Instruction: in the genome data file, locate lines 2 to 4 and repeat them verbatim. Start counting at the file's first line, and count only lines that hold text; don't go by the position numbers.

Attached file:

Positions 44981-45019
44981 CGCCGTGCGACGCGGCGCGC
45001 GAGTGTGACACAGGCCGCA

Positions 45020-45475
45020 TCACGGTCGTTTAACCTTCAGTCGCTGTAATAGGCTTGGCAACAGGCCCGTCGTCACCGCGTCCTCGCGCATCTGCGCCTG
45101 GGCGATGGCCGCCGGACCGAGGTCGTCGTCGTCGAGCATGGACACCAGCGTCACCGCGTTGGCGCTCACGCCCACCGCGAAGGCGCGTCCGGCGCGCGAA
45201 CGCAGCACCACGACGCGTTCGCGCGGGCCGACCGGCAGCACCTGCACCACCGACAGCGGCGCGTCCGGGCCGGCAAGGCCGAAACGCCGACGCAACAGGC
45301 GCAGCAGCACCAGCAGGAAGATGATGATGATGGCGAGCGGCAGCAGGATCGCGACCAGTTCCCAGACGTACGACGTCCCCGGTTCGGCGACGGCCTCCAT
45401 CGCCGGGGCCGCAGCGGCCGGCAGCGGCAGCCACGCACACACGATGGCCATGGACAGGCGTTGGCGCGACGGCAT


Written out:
44981 CGCCGTGCGACGCGGCGCGC
45001 GAGTGTGACACAGGCCGCA

Positions 45020-45475